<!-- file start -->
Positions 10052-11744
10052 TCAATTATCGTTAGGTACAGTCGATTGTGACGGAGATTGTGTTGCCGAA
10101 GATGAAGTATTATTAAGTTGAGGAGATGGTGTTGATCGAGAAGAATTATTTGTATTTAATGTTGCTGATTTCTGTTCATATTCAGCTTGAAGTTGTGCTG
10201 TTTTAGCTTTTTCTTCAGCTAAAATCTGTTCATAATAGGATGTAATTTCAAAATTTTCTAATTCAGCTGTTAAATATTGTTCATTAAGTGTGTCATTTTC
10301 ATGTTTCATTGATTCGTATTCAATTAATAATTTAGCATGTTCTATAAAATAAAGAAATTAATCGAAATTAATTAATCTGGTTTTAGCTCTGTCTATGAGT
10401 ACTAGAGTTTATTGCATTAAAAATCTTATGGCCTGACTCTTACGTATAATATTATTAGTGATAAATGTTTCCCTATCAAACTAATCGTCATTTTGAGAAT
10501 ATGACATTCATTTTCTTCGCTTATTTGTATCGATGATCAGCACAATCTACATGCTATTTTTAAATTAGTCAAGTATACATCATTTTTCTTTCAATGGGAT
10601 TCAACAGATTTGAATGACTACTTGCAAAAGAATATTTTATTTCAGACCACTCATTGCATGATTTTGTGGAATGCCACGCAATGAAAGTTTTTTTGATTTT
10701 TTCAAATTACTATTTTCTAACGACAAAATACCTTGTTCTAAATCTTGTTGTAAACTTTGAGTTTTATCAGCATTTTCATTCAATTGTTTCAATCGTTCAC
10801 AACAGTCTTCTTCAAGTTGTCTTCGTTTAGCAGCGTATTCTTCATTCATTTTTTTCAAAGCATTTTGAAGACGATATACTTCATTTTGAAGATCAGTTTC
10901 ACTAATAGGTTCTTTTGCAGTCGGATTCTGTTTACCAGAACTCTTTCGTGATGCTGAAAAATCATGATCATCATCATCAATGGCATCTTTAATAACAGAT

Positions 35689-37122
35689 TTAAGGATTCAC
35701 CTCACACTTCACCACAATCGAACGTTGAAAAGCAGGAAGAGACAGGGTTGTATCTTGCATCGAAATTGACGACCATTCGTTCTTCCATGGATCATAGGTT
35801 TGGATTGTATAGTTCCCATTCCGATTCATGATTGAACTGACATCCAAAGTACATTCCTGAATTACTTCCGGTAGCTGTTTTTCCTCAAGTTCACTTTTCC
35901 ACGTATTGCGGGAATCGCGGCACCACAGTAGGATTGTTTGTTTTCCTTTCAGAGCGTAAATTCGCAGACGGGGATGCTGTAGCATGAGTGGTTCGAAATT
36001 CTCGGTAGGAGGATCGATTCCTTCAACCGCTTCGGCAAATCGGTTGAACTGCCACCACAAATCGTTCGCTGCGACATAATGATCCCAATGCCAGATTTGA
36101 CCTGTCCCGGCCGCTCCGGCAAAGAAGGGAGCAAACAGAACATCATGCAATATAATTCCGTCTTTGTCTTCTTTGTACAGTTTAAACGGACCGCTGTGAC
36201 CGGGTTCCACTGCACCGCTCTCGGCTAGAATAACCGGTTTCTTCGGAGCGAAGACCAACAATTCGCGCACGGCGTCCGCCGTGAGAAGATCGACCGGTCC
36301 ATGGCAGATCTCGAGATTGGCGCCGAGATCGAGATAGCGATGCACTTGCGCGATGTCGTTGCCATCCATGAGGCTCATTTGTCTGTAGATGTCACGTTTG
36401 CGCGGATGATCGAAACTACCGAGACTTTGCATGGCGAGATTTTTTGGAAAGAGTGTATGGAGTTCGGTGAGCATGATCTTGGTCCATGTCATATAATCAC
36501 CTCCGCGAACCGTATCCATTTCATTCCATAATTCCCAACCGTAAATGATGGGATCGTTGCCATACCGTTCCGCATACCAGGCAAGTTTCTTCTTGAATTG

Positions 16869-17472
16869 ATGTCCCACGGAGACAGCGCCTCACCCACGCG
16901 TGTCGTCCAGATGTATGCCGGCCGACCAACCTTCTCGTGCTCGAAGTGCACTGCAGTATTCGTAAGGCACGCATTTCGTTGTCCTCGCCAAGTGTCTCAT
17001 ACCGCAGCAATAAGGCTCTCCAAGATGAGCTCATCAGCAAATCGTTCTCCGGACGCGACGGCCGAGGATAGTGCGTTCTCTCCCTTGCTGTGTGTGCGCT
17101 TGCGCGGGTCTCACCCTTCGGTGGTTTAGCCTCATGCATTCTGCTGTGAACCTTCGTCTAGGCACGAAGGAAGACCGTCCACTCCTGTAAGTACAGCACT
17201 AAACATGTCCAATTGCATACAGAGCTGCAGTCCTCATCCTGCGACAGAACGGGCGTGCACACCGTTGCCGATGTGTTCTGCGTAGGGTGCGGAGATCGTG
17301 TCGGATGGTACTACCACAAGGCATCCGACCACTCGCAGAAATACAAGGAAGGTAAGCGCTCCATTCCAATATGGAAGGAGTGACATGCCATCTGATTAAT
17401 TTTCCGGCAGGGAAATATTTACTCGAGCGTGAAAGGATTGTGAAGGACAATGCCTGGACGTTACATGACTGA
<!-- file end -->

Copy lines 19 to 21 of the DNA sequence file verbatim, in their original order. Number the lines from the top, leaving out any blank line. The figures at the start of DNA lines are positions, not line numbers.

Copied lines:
36201 CGGGTTCCACTGCACCGCTCTCGGCTAGAATAACCGGTTTCTTCGGAGCGAAGACCAACAATTCGCGCACGGCGTCCGCCGTGAGAAGATCGACCGGTCC
36301 ATGGCAGATCTCGAGATTGGCGCCGAGATCGAGATAGCGATGCACTTGCGCGATGTCGTTGCCATCCATGAGGCTCATTTGTCTGTAGATGTCACGTTTG
36401 CGCGGATGATCGAAACTACCGAGACTTTGCATGGCGAGATTTTTTGGAAAGAGTGTATGGAGTTCGGTGAGCATGATCTTGGTCCATGTCATATAATCAC